Nearby asteroid found orbiting sun backwards

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PostMon May 04, 2009 6:04 pm » by Dirtyrabbit

Nearby asteroid found orbiting sun backwards


The discovery of a 2- to 3-kilometre-wide asteroid in an orbit that goes backwards has set astronomers scratching their heads. It comes closer to Earth than any other object in a 'retrograde' orbit, and astronomers think they should have spotted it before.

The object, called 2009 HC82, was discovered by the Catalina Sky Survey in Arizona on the morning of 29 April.

From observations of its position by five different groups, Sonia Keys of the International Astronomical Union's Minor Planet Center calculated it orbits the sun every 3.39 years on a path that ventures within 3.5 million km of the Earth's orbit. Combined with its size, that makes 2009 HC82 a potentially hazardous asteroid.

What's really unusual is that the calculated orbit is inclined 155° to the plane of the Earth's orbit. That means that as it orbits the Sun, it actually travels backwards compared to the planets. It is only the 20th asteroid known in a retrograde orbit, a very rare group. None of the others comes as close to the Earth.

2009 HC82: A Burnt-Out, Eccentric and Backward Near-Earth Asteroid
The Solar System often throws up surprises for astronomers, but the recent discovery of a 2- to 3-km wide asteroid called 2009 HC82 has sent observers in a spin. A retrograde spin to be precise.

This particular near-Earth asteroid (NEO) should have already been spotted as it has such a strange orbit. It is highly inclined, making it orbit the Sun backwards (when compared with the rest of the Solar System’s planetary bodies) every 3.39 years. What’s more, it ventures uncomfortably close (3.5 million km) to the Earth, making this NEO a potentially deadly lump of rock…

2009 HC82 was discovered on April 29th by the highly successful Catalina Sky Survey, and after independent observations by five different groups, it was determined that the asteroid has an orbit of 3.39 years and that its orbit is very inclined. So inclined in fact that the asteroid’s orbit takes it well out of the Solar System ecliptic at an angle of 155°. Inclined orbits aren’t rare in themselves, but if you find an asteroid with an inclination of more than 90°, you are seeing a very rare type of object: a retrograde asteroid.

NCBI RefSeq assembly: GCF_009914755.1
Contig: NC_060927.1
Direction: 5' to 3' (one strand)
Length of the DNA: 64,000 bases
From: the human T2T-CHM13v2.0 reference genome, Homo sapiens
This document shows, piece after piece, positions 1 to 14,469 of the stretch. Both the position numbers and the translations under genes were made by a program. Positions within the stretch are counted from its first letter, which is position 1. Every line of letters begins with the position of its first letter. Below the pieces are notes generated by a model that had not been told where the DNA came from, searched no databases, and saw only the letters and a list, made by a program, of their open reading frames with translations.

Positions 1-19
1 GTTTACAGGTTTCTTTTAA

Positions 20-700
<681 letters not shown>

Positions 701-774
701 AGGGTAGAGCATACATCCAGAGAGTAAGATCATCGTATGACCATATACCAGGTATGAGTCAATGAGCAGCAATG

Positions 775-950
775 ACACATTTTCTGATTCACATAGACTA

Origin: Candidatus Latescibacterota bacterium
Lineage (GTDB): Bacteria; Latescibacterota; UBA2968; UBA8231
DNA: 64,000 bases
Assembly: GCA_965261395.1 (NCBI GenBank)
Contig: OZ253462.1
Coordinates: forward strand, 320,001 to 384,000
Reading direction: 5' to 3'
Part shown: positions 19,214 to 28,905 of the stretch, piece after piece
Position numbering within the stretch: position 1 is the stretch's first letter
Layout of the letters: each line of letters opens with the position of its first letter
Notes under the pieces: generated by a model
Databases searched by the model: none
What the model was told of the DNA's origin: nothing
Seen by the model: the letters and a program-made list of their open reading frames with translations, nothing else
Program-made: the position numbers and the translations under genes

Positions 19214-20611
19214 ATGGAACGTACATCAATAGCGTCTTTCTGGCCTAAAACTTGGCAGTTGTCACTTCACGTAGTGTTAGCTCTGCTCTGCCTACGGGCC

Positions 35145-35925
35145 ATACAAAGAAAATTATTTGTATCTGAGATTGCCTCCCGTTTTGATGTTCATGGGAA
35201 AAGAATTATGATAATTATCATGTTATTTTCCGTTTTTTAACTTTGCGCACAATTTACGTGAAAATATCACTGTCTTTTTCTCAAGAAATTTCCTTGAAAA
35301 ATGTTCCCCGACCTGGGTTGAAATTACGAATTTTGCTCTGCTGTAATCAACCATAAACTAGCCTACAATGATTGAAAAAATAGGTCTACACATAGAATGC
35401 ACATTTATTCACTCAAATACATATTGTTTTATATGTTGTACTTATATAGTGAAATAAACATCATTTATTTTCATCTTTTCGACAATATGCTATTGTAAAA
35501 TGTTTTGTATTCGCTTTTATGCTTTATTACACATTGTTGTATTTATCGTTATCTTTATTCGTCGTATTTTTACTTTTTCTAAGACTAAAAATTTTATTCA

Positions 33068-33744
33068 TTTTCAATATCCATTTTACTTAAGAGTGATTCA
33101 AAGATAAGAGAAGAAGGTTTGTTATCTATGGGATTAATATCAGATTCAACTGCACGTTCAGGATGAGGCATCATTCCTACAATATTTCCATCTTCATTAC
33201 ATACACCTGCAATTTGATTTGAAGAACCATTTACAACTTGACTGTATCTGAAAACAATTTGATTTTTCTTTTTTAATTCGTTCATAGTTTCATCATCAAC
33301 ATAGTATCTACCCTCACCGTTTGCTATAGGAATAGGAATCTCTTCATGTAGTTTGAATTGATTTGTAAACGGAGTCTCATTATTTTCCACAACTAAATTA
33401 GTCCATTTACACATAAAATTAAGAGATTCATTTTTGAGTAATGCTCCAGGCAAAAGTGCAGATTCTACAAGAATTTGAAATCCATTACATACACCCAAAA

in other news...............

May 4, 2009

SOUTHERN METEOR SHOWER: Earth is entering a stream of dusty debris from Halley's Comet, the source of the annual eta Aquarid meteor shower. Forecasters expect the shower to peak on Wednesday morning, May 6th, with as many as 85 meteors per hour over the southern hemisphere. Rates in the northern hemisphere will be less, 20 to 30 per hour. The best time to look is during the dark moonless hour before local sunrise. [details and sky maps]

SPACE STATION FLARE: Watching the International Space Station (ISS) is more exciting than it used to be. Why? Because now the station flares. Martin Gembec witnessed one of the luminous outbursts on May 2nd during a star party at Litice castle in the Czech Republic. "We were watching a bright flyby of the space station when the ISS surprised us with a big flare in the Milky Way." (continued below)

"At maximum, the ISS reached magnitude -8," he estimates. That's more than 25 times brighter than Venus or 400 times brighter than Sirius, the brightest star in the sky. "I photographed the flare using my Canon 30D and an all-sky mirror."

The ISS flares when sunlight glints off the station's enormous solar arrays. A telescopic view recorded by French amateur astronomer Nicolas Biver on April 28th shows the process in action. A new pair of arrays installed by shuttle astronauts in March has boosted the station's "glint power" and increased the likelihood of flares.

Check the Simple Satellite Tracker to find out when the ISS might be flaring over your home town.

LUNAR X-MOVIE: On Friday night, May 1st, a luminous X appeared on the Moon. "We saw it easily through our 5-inch telescope," report Enzo De Bernardini and Rodolfo Ferraiuolo of San Rafael, Argentina. Using a digital camera attached to the telescope's eyepiece, they made a movie of the X emerging from the shadows:


Click to view the movie

What is this "Lunar X"? Once a month when the sun rises over Crater Werner in the Moon's southern hemisphere, sunlight floods the region's high terrain and makes a luminous criss-cross shape. "Observing the X has little or no scientific value. It is a trick of the light. But the effect is striking, and it is exciting to rediscover each month," writes David Chapman in "A Fleeting Vision near Crater Werner" (Journal of the Royal Astronomical Society of Canada, Vol. 101, Issue 2, p.51).

The next apparition: May 31, 2009. Mark your calendar with an X.
Last edited by Dirtyrabbit on Mon May 04, 2009 6:09 pm, edited 1 time in total.

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PostMon May 04, 2009 6:08 pm » by Theshee

Great minds think alike :flop: I posted it the other day Interesting though :flop:

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PostMon May 04, 2009 6:10 pm » by Dirtyrabbit

opps im sorry =\

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PostTue May 05, 2009 3:08 pm » by Crazynutsx

wow this is cool

should we be worried about it tho if its near to the sun that means its near EARTH!

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